Top searches

01

Impossible-to-Kill

The legend of Bulgasari narrates the story, from late Goryeo, of a frightening monster that kept growing as it ate up all the metal around. Bulgasari is an imaginary monster, sometimes found painted on folding screens or chimneys due to the folk belief that it provided protection against disasters and fire. The book Songnamjapji (Trivial Learnings by Songnam), from late Joseon, records that “In the final years of Songdo (Goryeo’s capital) lived a monster that ate up all the metal scraps, and peo

Korean Folk Literature

02

Buckwheat Noodles with Seasoning

Goldongmyeon (Kor. 골동면, Chin. 骨董麵) is the name of a dish that consists of buckwheat noodles topped with slices of meat and vegetables and is eaten with a spicy sauce. The word goldong (Kor. 골동, Chin. 骨董) means a variety of ingredients that are mixed together. The seasoning originally was soy sauce-based, but today it is customary to make it from red pepper paste. Goldongmyeon is part of the culinary tradition of cold noodles, or naengmyeon (Kor. 냉면, Chin. 冷麵), popularly eaten in winter (particul

Korean Seasonal Customs

03

Serpent Cave of Gimnyeong

The legend “Gimnyeongsagul, ” about the cave Sagul in the village of East Gimnyeong in Gujwa, Jeju Island, narrates the story of Seo Ryeon, a judge during the reign of King Jungjong of Joseon, who slayed a giant serpent that lived in the cave. To the east of Gimnyeong Village on Jeju Island was a huge cave in which lived a giant snake and the cave was called Baemgul, or Sagul, meaning Serpent Cave. Each year, the villagers held a grand ritual (keungut), offering a maiden to the snake as a sacrif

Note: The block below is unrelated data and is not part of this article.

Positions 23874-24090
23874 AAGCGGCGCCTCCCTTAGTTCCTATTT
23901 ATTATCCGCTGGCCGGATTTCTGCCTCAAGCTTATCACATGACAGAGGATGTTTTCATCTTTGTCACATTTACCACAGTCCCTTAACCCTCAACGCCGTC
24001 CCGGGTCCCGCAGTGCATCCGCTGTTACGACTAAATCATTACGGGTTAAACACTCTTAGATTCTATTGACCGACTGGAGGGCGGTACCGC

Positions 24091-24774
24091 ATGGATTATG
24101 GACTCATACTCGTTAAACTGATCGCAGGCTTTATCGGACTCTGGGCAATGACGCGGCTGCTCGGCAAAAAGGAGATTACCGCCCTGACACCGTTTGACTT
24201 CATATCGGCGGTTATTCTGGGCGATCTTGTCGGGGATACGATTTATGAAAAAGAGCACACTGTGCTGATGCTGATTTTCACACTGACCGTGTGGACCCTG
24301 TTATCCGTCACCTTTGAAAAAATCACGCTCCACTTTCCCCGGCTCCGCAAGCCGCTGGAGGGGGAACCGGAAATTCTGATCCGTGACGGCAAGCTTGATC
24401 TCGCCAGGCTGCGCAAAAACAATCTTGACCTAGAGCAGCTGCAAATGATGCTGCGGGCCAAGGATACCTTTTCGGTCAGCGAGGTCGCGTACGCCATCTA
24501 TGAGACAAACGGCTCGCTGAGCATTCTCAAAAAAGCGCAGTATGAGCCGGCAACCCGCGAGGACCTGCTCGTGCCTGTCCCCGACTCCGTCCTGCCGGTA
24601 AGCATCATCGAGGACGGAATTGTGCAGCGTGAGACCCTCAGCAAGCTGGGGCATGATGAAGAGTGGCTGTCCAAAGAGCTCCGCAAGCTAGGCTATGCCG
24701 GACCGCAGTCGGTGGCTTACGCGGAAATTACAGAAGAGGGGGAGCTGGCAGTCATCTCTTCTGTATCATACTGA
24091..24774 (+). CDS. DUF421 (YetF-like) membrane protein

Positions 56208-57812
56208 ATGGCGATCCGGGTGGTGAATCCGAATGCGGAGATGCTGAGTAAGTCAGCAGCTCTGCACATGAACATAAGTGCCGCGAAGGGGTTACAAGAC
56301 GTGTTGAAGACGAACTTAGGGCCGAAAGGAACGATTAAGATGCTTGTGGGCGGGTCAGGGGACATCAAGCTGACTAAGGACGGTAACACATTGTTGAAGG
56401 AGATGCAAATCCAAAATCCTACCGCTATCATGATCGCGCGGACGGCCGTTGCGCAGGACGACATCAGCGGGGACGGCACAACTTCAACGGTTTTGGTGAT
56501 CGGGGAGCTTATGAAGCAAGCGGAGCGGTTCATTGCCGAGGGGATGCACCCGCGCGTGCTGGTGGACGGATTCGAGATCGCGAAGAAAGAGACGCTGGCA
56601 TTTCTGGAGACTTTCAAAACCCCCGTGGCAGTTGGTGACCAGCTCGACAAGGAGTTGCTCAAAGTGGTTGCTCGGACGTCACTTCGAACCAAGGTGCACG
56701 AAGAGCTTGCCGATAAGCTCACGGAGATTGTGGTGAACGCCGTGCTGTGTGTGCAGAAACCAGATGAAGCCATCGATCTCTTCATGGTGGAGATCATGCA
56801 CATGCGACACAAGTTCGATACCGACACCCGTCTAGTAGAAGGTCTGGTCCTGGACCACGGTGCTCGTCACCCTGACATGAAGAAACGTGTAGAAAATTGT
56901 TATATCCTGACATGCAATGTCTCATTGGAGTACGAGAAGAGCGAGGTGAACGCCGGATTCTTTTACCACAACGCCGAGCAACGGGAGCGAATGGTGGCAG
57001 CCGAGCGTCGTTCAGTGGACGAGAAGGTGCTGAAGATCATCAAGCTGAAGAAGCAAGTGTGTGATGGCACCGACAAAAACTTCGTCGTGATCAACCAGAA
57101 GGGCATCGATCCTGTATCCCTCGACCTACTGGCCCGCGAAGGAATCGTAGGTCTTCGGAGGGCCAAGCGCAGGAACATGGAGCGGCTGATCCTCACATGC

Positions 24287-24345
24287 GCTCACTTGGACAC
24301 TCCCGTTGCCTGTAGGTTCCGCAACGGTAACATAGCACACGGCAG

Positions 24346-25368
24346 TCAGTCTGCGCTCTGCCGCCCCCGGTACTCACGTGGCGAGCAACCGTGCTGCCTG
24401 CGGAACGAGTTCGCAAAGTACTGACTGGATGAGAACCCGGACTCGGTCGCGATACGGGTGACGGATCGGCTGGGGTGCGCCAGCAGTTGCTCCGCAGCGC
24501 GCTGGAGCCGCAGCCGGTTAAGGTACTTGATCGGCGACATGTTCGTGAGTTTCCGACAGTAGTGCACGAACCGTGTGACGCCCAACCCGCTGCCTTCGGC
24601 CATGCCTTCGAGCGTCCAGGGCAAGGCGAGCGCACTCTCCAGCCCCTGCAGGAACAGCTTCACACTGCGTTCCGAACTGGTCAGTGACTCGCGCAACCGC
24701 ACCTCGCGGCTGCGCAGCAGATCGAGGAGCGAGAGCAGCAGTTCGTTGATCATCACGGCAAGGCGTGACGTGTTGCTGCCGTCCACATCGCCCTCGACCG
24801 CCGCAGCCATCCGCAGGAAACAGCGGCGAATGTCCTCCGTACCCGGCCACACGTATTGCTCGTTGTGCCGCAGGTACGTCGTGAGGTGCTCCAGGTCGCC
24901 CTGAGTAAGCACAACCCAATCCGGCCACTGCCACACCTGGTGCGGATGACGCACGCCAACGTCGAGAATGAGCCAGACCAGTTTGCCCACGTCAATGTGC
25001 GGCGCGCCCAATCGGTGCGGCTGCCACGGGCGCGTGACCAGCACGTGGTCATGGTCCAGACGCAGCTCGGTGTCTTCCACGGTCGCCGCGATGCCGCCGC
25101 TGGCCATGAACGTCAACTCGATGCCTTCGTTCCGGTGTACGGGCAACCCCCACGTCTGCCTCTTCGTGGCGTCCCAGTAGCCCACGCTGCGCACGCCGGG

Korean Folk Literature

04

Land Tutelary God

Teoju, or Land Tutelary God, resides on the grounds of a house, overseeing peace in the family and safety on the grounds. This deity is also called Teojusin, Teojutdaegam (Land Tutelary Official God), Teojuhalmae (Land Tutelary Grandmother) and Jisin (Earth God), and is worshipped in the form of the sacred entity teojutgari, placed in the backyard or by the sauce jar terrace. Teojutgari is an earthenware jar filled with the best grains of rice among the first harvest of the fall, covered with a

Korean Folk Beliefs

05

Torch Fight

Hwaetbul ssaum (Kor. 횃불싸움, lit. torch fight) is a combat-like event in which neighboring villages fight using torches as the main weapon. The activity takes place during the Great Full Moon Festival in the evening of the fourteenth or the fifteenth of the first lunar month. It is performed along with festival customs such as jwibul nori (Kor. 쥐불놀이, lit. mouse fire game), dalmaji (Kor. 달맞이, lit. welcoming the moon) and daljip taeugi (Kor. 달집태우기, lit. burning the moon house). The custom of torch f

Korean Seasonal Customs

06

Earthenware Steamer

Siru is an earthenware steamer that is used for cooking grains and also as a prop in folk rituals. The earthenware steamer was first used in the Korean peninsula during the late Bronze Age, mainly in the northern regions. By the Three Kingdoms period (57 B.C.E.–676), its use had spread evenly to all parts of the peninsula. The traditional steamer comprises handles, main body, bottom and hole. It cannot be placed directly over fire and requires a separate pot for heating up water. The steamer is

Korean Folk Beliefs

07

Lantern Festival

Gwandeung nori (Kor. 관등놀이, Chin. 觀燈-) refers collectively to all festive events, games, and performances involving lanterns held in celebration of Shakyamuni’s Birthday in traditional Korea. The historical origins of gwandeung nori can be found in Palgwanhoe (Kor. 팔관회, Chin. 八關會, lit. Festival of the Eight Vows) or Jeongwol Yeondeunghoe (Kor. 정월연등회, Chin. 正月燃燈會, Lantern Festival of the First Lunar Month) of the Goryeo dynasty (918-1392). Introduced from China, lantern festivals were slowly integ

Korean Seasonal Customs